Decision Time

This Sunday is a special day for our six confirmands. After special classes, trips, and a retreat with Matt Bell, the six preteens will be ready for confirmation.

When I take part in a confirmation service, however, I always have a few questions in my mind about the rest of y’all.

I know that many of you never went through confirmation. If you were raised in a church or tradition which does not “do” confirmation, then you didn’t; instead, you were probably baptized as a young person or adult. Often, I get lots of questions about confirmation — what does it mean, what is its purpose?

Let me briefly explain the Methodist understanding of baptism and confirmation. Baptism is a sacrament of joining, and being joined to, the body of Christ. Therefore, we will baptize any adult who makes a conscious decision to be joined to Christ, or any infant or child whose parents wish to make that decision on his/her behalf.

In the case of an infant, obviously the decision is not the child’s own until such time as he or she makes it personally. Confirmation is the formal process by which the church invites the child to do so. We usually make it an educational and social program, with classes and experiences that help someone learn more about what it means to follow Jesus, so that they can make an informed decision.

When they are confirmed, they are taking responsibility for the baptismal vows that their parents said for them. They are owning it for themselves. They willingly take on the rights and responsibilities that go with following Jesus.

My first question to the rest of you, then, is, “Have you ever owned the faith for yourself? Have you made a conscious decision to follow Christ?” This is an important part of the journey of faith. As I said in a recent sermon, we are not born Christian, we are made into Christians. It is an act of the will, an intention, a choice. Too many people have never made a real choice to follow Jesus, but instead rest on the laurels of their baptism, as if it were a magical ritual that saves them from hell. That’s not the point of it at all, though. Baptism is a joining of our lives to Jesus.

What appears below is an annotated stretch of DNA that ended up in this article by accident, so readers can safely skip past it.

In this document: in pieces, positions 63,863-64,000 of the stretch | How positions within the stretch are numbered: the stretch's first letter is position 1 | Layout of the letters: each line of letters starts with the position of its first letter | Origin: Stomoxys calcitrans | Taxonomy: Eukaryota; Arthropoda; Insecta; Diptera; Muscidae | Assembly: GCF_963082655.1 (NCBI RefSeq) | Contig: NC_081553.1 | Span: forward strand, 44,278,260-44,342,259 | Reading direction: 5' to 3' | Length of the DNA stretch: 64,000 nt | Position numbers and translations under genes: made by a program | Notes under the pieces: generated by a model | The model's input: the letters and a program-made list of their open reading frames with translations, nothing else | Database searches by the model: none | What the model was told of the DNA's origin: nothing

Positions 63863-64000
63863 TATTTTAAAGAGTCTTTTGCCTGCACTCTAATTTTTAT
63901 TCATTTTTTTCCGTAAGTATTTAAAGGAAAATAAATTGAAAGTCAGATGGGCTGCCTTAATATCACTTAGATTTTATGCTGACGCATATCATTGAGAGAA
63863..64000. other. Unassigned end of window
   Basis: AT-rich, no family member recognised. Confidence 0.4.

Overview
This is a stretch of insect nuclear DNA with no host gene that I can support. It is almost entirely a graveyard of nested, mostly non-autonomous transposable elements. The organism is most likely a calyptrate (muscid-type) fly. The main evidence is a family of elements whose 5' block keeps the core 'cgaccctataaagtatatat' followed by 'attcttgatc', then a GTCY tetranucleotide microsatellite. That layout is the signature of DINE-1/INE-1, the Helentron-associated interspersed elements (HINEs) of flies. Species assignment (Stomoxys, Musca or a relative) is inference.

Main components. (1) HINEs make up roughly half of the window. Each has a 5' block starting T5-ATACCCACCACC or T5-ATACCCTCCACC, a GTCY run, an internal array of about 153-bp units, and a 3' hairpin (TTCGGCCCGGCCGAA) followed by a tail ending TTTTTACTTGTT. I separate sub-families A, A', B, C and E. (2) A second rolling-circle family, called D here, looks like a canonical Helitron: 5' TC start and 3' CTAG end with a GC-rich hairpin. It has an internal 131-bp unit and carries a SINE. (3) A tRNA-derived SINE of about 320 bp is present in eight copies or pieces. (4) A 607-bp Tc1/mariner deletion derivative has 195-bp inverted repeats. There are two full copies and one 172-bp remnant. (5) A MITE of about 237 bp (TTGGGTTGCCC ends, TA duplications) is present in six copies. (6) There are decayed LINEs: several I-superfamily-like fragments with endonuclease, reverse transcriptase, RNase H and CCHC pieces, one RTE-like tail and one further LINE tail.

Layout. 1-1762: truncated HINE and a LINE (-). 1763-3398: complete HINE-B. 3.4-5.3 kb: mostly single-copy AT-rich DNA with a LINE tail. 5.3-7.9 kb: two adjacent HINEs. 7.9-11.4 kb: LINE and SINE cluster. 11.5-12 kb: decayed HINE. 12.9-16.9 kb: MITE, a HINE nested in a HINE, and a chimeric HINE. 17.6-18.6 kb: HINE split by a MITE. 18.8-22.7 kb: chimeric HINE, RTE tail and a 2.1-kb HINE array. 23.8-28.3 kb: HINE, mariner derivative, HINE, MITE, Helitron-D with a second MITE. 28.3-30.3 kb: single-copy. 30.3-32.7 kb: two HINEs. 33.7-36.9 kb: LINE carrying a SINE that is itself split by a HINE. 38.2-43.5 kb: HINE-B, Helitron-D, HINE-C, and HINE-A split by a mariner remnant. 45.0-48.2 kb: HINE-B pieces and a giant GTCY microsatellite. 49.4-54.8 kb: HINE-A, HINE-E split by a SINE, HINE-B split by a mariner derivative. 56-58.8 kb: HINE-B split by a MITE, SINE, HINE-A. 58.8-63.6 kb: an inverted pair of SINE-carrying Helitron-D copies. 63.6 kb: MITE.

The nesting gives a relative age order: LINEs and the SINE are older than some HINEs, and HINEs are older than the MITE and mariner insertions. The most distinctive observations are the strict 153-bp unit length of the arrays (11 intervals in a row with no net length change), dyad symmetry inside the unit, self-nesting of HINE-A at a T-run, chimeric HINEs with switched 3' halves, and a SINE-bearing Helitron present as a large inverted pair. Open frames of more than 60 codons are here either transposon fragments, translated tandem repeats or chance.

Now, while the intention to follow Christ is an important part of the confirmation ceremony, it’s not the only piece. We believe that baptism is a means of grace for the follower of Jesus. In other words, it’s not so much about what we do, but about what God does on our behalf. We are joined to Christ, not by our own efforts or worth, but by the free gift of God. We are given new birth, a new start in life, by the mercy of God. As the baptismal liturgy reads, “All this is God’s gift, offered to us without price.”

So my second question to all of you is, “Have you received the grace of God for yourself? Have you found that the power of the Holy Spirit lives in you, and gives you a strength that is not your own?”

If you have never been baptized, then perhaps it’s time to think about making the plunge (pun intended) for yourself. You are invited to a new relationship with God that begins with the forgiveness of sin and a renewal of your spirit in God’s love. I would be happy to talk about baptizing you.

If you have never been confirmed, then it’s up to you to answer the two questions above. Have you accepted the baptismal vows that were made for you, and have you received God’s grace? Perhaps you simply would like to learn more about what the faith journey is all about. I encourage you to join a Sunday School class or a small group, where you will have the opportunity to learn more about the Bible or the specific shape of the Jesus-centered life.

I certainly hope that all of you will be present on Sunday morning, as we listen to the witness of our newest confirmands, and as we celebrate the next steps they are taking on their own journeys.